Arrest of IMF Chief on Attempted Rape Charges Throws French Presidential Race Into Chaos
By Vivienne Walt Sunday, May 15, 2011
Photograph by Gueorgui Pinkhassov / Magnum for TIME
The news of the arrest of IMF Managing Director Dominique Strauss-Kahn, 62, was shocking in its own right: late Saturday afternoon, Port Authority police took Strauss-Kahn from the First Class cabin of an Air France flight at Kennedy Airport about to depart for Paris amid allegations he attempted to rape a midtown Manhattan hotel maid earlier in the day. But considering the fact that the former French finance minister Strauss-Kahn was widely expected to run against President Nicolas Sarkozy next year, the turn of events was particularly stunning.
In fact DSK, as the French call one of the country’s leading political figures, happens to be on the cover of virtually every French magazine this week as the country’s possible next President, and several have recently featured photos of him with his wife Anne Sinclair, a U.S.-born veteran French television journalist. So it didn’t take long for the news, which broke at about 2 a.m. Paris time, to throw next May’s French presidential race into upheaval by quite possibly removing the only candidate clearly capable of beating Sarkozy.
(See a brief history of the IMF.)
On Sunday French liberal politicians urged people not to rush to judgment. Strauss-Kahn’s close associate and spokesman Jean-Marie le Guen, told Europe 1 radio that “this episode does not resemble the Dominique Strauss-Kahn I know.” Ségolène Royal, who beat out Strauss-Kahn for the party nomination in 2006 beore her poorly-run presidential race was blamed for having buried the Socialists’ chances, said on Sunday that “there must be a presumption of innocence.”
The New York Police Department claims that at about 1 p.m. on Saturday, a hotel maid entered a $3,000-a-night suite at the Sofitel near Times Square, believing that it was empty. Strauss-Kahn then emerged naked from the bathroom, and grabbed her, pulled her into the bedroom and threw her on to the bed, before trying to lock the suite’s main door, according to New York Police Dept. Deputy Commissioner Paul Browne, who outlined the charges to reporters. “She fights him off, and then he drags her down the hallway to the bathroom, where he sexually assaults her a second time,” he told Reuters.
The maid, 32, finally managed to push Strauss-Kahn away and escape, according to Browne, and her colleagues called 911. Strauss-Kahn had checked out by the time police arrived at the hotel, leaving behind his cell phone. Strauss-Kahn was arrested on charges of attempted rape, conducting a criminal sexual act, and unlawful imprisonment of the woman. Early Sunday, Strauss-Kahn’s lawyer, Benjamin Brafman, told Reuters his client, who was still in NYPD custody and was expected to appear in state court sometime Sunday, would plead not guilty.
(See how Strauss-Kahn has helped save Europe’s troubled economies.)
For Strauss-Kahn’s Socialist Party, the timing could hardly have been worse. After years in the political wilderness, the party is getting set to nominate its contender, and in Strauss-Kahn, it appeared to have finally found a winner. Recent French opinion polls put him far ahead of Sarkozy in next year’s race. The recent photos of Strauss-Kahn’s high-altitude lifestyle — which this week included him stepping out of a Porsche — has provoked discomfort among many French leftists, who feared that he was too rich and privileged to appeal to their traditional working-class base. Yet even that appeared to be little political obstacle to Strauss-Kahn, who had seemed to have a solid chance of victory.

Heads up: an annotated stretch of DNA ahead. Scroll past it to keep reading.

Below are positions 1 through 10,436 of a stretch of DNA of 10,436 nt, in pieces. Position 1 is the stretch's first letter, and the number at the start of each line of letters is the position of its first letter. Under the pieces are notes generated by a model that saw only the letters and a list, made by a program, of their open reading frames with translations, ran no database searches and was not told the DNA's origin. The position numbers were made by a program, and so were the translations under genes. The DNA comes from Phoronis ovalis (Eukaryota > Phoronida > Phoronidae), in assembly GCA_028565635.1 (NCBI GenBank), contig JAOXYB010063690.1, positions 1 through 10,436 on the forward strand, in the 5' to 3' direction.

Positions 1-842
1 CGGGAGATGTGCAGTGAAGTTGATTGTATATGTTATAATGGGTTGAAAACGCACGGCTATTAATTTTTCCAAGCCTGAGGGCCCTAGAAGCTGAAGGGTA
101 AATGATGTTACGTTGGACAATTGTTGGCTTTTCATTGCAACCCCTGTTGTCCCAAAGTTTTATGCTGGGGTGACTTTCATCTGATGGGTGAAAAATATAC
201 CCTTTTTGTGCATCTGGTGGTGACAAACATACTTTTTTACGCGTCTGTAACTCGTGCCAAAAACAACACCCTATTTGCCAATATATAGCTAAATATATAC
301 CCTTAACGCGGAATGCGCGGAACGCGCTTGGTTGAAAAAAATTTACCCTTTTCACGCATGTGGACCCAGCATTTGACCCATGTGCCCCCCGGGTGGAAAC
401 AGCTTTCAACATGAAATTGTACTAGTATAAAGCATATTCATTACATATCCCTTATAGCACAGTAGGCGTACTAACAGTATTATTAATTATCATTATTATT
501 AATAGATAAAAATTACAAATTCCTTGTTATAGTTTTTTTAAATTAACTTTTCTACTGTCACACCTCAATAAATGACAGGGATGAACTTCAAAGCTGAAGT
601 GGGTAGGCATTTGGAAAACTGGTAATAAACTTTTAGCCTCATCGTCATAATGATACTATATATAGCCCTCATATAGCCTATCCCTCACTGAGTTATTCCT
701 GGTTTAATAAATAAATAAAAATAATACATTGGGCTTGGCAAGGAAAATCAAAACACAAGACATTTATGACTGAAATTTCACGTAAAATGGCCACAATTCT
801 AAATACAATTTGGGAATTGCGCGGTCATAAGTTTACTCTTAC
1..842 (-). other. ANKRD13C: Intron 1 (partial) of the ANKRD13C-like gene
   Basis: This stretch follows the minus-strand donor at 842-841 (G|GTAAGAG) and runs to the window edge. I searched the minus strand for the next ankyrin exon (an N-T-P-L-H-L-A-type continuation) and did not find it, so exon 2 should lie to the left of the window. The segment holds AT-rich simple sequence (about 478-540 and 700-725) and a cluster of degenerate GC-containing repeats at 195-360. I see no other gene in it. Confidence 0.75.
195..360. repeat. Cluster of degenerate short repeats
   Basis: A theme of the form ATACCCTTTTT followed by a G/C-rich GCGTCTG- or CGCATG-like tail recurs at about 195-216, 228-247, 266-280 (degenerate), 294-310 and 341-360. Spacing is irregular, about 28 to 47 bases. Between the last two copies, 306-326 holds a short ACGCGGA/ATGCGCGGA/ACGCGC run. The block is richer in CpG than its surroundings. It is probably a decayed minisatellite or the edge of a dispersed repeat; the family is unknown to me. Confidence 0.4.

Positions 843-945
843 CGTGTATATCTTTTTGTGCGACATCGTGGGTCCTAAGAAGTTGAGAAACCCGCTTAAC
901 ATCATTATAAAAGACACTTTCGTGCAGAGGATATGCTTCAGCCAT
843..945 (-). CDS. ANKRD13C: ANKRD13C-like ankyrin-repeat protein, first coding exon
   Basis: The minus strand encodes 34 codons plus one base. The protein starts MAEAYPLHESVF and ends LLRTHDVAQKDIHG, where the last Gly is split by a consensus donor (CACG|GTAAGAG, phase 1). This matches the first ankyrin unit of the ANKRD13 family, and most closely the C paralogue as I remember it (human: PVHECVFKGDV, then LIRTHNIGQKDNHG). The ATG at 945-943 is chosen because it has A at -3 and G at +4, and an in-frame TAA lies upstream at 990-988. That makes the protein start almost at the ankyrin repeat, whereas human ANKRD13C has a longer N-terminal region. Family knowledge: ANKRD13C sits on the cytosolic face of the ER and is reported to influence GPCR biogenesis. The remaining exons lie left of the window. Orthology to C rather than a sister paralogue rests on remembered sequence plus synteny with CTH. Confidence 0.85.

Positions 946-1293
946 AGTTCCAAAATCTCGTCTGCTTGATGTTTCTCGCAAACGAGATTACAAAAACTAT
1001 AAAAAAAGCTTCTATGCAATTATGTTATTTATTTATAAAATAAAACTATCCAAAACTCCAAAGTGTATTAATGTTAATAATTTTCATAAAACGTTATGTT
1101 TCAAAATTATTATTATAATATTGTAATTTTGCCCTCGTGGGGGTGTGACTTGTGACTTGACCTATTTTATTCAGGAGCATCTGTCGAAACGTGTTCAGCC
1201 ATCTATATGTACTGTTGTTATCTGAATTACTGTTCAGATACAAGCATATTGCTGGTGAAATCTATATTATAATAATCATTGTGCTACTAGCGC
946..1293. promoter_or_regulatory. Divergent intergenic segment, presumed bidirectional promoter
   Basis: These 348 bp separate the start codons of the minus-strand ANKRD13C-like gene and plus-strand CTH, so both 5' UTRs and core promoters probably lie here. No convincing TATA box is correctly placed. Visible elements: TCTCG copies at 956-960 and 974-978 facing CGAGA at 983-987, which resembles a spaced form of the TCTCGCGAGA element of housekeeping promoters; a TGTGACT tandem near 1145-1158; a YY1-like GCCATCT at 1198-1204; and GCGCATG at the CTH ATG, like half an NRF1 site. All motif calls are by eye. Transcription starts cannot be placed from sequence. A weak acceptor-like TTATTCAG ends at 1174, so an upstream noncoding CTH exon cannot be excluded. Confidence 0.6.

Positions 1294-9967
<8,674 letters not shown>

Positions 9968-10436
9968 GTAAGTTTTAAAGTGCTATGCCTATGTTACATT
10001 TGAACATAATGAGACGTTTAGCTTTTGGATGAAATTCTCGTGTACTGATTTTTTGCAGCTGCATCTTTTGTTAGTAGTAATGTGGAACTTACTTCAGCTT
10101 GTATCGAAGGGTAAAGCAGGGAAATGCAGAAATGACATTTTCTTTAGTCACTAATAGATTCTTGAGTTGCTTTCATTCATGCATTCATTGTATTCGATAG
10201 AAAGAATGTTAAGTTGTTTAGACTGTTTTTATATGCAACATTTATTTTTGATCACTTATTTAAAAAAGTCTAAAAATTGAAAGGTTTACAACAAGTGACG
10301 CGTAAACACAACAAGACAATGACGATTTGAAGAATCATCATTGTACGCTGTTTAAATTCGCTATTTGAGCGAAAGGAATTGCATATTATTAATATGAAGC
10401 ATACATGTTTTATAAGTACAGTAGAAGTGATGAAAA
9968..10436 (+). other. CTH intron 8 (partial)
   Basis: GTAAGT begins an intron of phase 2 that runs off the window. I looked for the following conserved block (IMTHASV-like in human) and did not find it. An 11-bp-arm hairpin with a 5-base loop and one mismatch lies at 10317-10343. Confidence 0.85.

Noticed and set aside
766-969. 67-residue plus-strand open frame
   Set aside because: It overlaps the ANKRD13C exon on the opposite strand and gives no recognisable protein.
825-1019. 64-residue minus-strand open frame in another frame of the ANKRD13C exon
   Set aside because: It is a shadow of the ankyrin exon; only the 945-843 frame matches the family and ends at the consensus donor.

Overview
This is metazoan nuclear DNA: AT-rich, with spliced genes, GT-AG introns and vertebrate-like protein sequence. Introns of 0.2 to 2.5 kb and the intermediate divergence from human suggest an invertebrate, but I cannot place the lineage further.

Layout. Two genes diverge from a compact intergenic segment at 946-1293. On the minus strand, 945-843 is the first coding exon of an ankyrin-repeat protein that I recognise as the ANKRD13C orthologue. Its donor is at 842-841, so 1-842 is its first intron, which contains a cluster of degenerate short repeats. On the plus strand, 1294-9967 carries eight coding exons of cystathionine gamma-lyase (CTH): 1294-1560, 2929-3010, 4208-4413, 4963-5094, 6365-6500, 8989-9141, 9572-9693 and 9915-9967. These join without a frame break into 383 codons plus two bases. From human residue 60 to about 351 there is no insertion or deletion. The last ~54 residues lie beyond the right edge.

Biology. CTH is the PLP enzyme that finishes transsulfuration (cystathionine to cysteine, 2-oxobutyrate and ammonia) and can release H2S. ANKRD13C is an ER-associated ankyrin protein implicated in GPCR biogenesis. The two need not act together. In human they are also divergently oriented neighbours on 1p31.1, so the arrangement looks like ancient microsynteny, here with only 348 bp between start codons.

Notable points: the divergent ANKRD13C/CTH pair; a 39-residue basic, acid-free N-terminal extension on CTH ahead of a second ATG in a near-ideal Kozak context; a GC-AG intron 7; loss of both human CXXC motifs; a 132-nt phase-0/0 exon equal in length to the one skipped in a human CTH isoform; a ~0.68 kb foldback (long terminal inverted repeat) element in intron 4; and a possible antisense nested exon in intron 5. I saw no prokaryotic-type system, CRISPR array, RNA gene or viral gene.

The ramifications of Strauss-Kahn’s arrest extend way beyond the gilded government palaces in Paris, however.
In Washington, it could raise questions about why the IMF gave him a free pass in 2008 after he began an affair with a Hungarian economist, who was his subordinate at the organization. While concluding he had shown poor judgment, the IMF decided not to censure or remove Strauss-Kahn, at a time when the world faced the deepest financial crisis since the Great Depression; for his part, Strauss-Kahn issued a statement declaring that “I am grateful that the board has confirmed that there was no abuse of authority on my part, but I accept that this incident represents a serious error of judgment.”
(See Strauss-Kahn’s alleged 2008 abuses of power.)
Since then, Strauss-Kahn has won praise for his handling of the global meltdown. This time, however, IMF officials have immediately distanced themselves from their chief. A two-sentence IMF statement on Sunday said that Strauss-Kahn’s arrest was a matter for the NYPD and his personal attorney, and that the organization “remains fully functioning and operational.” Nonetheless, the IMF could face an internal crisis now, since Strauss-Kahn’s deputy, John Lipsky, announced last Thursday that he was leaving the organization in August; for the moment, however, Lipsky will serve as the IMF’s acting managing director, the organization announced Sunday.
Across Europe, too, Strauss-Kahn’s arrest will have a major impact. It could impact critical negotiations over the E.U.’s deep debt crisis, in which Strauss-Kahn has been a key — if not the key — player. He was due to be at emergency debt meetings in Brussels this week, and perhaps mindful that he could soon be one of the E.U.’s most powerful leaders, as French President, he has cautioned for months against harsh austerity measures for debt-ridden countries Portugal and Greece.
That now seems like a comparatively simple challenge. Rather than fighting to move into the Elysee Palace, Strauss-Kahn suddenly will have to fight to keep himself out of jail, perhaps for years.